Maybe you thought carthrige posted that. I have so many ports open because I have a web server and email server. Of course he wouldn't need to open 80 and 25 for just ssh. I'm not sure about your suggestions, but I do know that the rules I posted work for me. I can ssh between computers on my local network, and if I open the router firewall I can ssh from outside. Notice some of the ports are commented out in the rules file so not open. Also in the policy file, the first rule takes precedence over the second rule and so on so everything from fw (local pc) to the net is allowed and everything from the net to the fw is dropped (except for exceptions in the rule file.
I'm sorry, LOL! I guess I'm too tired and didn't look at the poster. I am not familiar with shorewall, and I was just guessing as to what might be the problem (if one were occurring) using iptables knowledge.

NOTE to cothrige: ignore everything I said about shorewall, as it is most probably wrong.
 
Old 05-30-2006, 10:44 PM   #14
osor
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Quote:
Originally Posted by cothrige
Code:
#
# Allow UDP, DNS and Passive FTP
iptables -A INPUT -i eth0 -m state --state ESTABLISHED,RELATED -j ACCEPT

# This is what I have added
iptables -A INPUT -i eth0 -s 192.168.15.100/24 -j ACCEPT
iptables -A INPUT -i eth0 -s 192.168.15.100/24 -p tcp --dport 22 -j ACCEPT
Any thoughts?

I would love to know just what I need to add to tighten this up, or fix it if it is completely junk. I really do like to keep things as safe as possible and just don't really feel comfortable trusting the router alone, but I do want to be able to connect the two computers and share the printer and files. Many thanks for the help and advice.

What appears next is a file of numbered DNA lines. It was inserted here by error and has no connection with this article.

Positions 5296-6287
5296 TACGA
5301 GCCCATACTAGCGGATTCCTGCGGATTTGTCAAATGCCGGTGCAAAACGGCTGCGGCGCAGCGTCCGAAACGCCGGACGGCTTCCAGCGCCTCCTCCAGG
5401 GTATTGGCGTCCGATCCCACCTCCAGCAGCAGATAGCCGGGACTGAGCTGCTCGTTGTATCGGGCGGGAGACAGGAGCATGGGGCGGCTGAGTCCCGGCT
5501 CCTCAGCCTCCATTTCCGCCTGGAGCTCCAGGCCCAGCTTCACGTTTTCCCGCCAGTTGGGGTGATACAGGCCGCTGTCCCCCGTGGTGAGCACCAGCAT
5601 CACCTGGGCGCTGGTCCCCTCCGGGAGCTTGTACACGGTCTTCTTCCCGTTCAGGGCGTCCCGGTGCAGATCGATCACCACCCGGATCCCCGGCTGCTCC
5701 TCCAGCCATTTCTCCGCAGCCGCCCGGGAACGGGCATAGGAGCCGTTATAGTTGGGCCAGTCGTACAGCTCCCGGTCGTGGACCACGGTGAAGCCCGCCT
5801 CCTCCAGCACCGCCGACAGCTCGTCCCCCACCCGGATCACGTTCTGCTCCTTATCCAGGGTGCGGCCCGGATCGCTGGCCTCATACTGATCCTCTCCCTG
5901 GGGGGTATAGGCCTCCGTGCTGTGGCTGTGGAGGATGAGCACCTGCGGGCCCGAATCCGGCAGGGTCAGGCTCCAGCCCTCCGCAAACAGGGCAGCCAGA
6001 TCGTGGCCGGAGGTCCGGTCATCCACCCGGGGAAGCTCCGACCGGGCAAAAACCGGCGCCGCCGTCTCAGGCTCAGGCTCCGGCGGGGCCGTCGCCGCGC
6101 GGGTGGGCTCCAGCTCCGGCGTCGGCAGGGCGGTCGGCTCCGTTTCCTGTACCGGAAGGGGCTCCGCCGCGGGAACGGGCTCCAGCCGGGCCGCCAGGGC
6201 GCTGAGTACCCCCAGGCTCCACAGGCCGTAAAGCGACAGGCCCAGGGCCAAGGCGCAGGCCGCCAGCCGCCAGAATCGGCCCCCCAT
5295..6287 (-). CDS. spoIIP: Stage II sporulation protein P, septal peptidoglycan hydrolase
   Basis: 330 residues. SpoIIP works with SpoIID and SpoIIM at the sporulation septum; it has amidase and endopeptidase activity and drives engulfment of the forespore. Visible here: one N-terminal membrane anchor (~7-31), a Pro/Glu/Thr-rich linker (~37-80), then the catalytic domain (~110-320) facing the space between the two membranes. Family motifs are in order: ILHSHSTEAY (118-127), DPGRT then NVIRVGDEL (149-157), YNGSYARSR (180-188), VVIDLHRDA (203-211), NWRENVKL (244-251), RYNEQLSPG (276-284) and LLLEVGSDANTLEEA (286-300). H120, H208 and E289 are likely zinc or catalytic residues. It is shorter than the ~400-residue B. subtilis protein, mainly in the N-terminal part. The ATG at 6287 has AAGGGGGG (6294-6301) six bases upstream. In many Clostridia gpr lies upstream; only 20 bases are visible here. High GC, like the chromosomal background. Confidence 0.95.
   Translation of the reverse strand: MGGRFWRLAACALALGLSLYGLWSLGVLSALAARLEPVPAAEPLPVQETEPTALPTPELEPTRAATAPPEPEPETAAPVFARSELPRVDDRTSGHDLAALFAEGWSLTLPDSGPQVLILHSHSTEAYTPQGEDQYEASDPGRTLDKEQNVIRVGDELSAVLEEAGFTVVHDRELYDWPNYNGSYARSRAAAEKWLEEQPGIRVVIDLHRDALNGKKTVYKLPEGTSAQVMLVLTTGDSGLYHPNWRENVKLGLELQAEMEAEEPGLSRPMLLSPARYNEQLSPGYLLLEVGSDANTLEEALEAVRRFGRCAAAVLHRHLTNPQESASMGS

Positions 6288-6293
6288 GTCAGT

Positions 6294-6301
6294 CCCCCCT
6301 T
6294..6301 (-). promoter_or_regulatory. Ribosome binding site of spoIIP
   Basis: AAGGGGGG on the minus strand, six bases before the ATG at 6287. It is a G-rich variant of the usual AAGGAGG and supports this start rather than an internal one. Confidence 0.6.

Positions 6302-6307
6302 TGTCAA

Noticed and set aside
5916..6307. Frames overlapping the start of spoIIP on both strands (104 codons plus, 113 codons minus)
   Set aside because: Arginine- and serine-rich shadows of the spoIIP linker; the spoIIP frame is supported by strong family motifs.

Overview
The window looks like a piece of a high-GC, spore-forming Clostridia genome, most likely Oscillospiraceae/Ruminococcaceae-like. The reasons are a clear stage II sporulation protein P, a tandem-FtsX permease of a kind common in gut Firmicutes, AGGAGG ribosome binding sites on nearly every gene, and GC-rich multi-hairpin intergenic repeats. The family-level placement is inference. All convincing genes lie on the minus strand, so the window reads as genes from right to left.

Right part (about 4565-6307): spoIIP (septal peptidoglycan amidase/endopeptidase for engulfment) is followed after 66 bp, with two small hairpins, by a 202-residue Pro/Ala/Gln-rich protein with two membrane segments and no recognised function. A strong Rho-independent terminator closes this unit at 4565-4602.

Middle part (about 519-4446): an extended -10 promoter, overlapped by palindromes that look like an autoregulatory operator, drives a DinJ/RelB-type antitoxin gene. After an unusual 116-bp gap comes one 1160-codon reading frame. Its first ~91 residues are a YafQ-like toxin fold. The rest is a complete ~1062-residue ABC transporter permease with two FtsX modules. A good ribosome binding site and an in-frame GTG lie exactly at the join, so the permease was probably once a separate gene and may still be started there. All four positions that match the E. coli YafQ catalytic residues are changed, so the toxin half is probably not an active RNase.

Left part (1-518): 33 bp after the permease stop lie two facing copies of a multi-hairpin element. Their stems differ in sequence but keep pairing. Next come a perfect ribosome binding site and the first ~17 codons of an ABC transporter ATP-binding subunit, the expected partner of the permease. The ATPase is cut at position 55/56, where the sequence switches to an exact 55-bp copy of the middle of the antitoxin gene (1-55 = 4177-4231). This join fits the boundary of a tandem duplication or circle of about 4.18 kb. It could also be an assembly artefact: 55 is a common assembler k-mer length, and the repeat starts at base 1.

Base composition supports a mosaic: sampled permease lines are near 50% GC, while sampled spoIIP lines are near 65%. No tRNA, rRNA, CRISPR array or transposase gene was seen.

Patrick
One of the things I see is that where is says (in the comment) `Allow UDP, DNS and Passive FTP' but I was under the assumption that the line following it is pretty much required (for a lot of stuff including plain old web-browsing). I don't think that comment and the line following it are connected (how the hell is that considered allowing UDP and DNS?). The other thing is that I don't think you need the second line you added (the packet will already be accepted and will never reach there). So you can safely remove the `... -p tcp --dport ...' line. As for security, it is as secure you are going to get if you continue trusting your LAN. The only potential problem (which I don't think exists) is if the Linksys Router doesn't drop invalid tcp packets from the WAN port (i.e., someone on the internet spoofs 192.168.15.4 and gets past your router into your wide open LAN. Even if they did that, however, there is no way for them to get anything done with one packet). You aren't going to be able to avoid this without opening specific services manually, which is a PITA for LAN traffic.
 
Old 05-31-2006, 12:44 AM   #15
cothrige
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Quote:
Originally Posted by osor
One of the things I see is that where is says (in the comment) `Allow UDP, DNS and Passive FTP' but I was under the assumption that the line following it is pretty much required (for a lot of stuff including plain old web-browsing)...
Yeah, I actually wondered about that myself. That line has been in every iptables script I have used, and I had always thought that it was concerned with allowing in only traffic that I had initiated. So, I left it there assuming that it was needed.

And good to know about the second line. I put it in there thinking that my port may not be open to the LAN even after allowing the traffic in with the first line. But, now thinking about it I can see what you mean and I will fix that. No reason to have unnecessary stuff, as there is no way of being sure what it may do.

Thanks again for the info and the tips on this firewall. I am just glad to see things running along as they used to with some remaining hope of continued security.

Patrick